I also had a major mental block when it came to writing curriculum. It helped me to break it down into smaller steps. Here is how I started my curriculum:
I made a list of topics I wanted to cover. Put each topic on an index card. On the back of the card, I listed ideas for teaching that topic. (Like “lecture” Video” “Demonstration” etc. Some ideas were general like this, some were specific, like “Use pelvis to show ischial spines – move baby through pelvis to show station)
When I had a good stack of cards (I think it took a few weeks, because I kept thinking of more topics and ideas) I divided my stack of cards into 6 piles – one for each week of my classes. Topics I thought should be covered in week one went in the first pile, etc.
Again, I made adjustments over the course of a week or so as I thought about things.
Once I was pretty well set in the order of topics, I started looking at teaching ideas. I wanted a good mix of teaching ideas in each class, so I made some adjustments to avoid having an “all video” night, etc. I tried to figure out which topics were most important, and how to cover them in a way that would appeal to all of the biggest learning styles. I also had to estimate time & make sure I didn’t plan 4 hours worth of teaching ideas for a 2 hour class. I highlighted on the back of each card the teaching technique I planned to use. (I must have used several colors of highlighters as I – once again – mulled it over for a while)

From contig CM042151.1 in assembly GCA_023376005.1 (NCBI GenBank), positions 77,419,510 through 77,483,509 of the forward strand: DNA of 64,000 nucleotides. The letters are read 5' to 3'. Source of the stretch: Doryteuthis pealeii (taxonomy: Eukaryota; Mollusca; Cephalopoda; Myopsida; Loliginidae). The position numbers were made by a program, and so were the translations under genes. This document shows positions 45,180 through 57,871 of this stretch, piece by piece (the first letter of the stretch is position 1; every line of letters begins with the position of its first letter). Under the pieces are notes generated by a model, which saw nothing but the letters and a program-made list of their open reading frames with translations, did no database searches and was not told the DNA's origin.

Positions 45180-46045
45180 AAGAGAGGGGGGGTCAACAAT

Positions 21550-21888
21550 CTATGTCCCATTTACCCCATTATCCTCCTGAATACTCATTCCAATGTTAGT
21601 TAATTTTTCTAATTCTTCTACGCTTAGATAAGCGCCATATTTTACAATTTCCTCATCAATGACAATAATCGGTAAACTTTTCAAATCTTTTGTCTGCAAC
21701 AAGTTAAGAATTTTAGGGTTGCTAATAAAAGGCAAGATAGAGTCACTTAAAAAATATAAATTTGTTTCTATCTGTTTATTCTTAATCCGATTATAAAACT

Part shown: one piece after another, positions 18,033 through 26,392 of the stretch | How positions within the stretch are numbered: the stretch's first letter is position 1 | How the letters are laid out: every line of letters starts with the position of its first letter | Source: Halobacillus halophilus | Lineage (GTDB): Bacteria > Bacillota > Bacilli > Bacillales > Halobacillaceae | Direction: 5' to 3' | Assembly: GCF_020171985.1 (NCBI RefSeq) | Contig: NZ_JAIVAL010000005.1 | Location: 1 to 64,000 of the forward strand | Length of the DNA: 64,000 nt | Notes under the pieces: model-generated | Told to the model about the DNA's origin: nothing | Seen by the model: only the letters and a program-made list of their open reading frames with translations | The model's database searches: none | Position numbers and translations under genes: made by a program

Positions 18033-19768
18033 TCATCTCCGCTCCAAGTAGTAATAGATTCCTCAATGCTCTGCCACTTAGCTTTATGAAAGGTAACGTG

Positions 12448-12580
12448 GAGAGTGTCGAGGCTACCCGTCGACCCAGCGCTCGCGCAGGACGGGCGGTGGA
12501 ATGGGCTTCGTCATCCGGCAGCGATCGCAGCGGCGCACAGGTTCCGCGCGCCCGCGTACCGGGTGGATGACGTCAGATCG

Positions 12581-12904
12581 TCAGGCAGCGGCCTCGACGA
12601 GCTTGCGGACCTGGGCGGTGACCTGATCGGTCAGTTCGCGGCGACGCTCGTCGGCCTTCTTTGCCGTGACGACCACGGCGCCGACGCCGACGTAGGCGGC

Eventually, I typed up from my cards a basic outline of my class. Soon after I typed it up, I started revising. More revisions were made mid-course in the first series I taught. (Mainly because I am a lousy estimator of how much time things would take!) Come to think of it, I’ve been teaching 8 years and I’m still revising!
For handouts, Think seriously about how you will use them, and what your objective is. I try to only use handouts for two things:
“Extras” I won’t get to in class but that come up occasionally. These handouts I just keep around in case someone asks. Things like “What seafoods are dangerous in pregnancy?”, “resources for info on premature babies” etc.
Things I think will be good reference materials in labor. These are the ones I routinely give out to all the students in my classes, and I recommend they pack them in their labor bags.
Another thing I do with these handouts is a “Quick Quiz” – at the beginning of each class, I write a question about last week’s handouts on the board. When the students come in, they can choose to write their answer to the question, along with their name, and drop it in a box. At the start of class, I draw a winner or two and we review the answers. I always tell them it is “open notes” on the quiz, just like it will be in labor! (This reminds them that if they can’t remember positions for turning a posterior baby in labor, they CAN look at their notes!)
Make sure everything in your handouts matches what you’re teaching in classes.
Hope that is helpful. If you have more specific questions, ask them!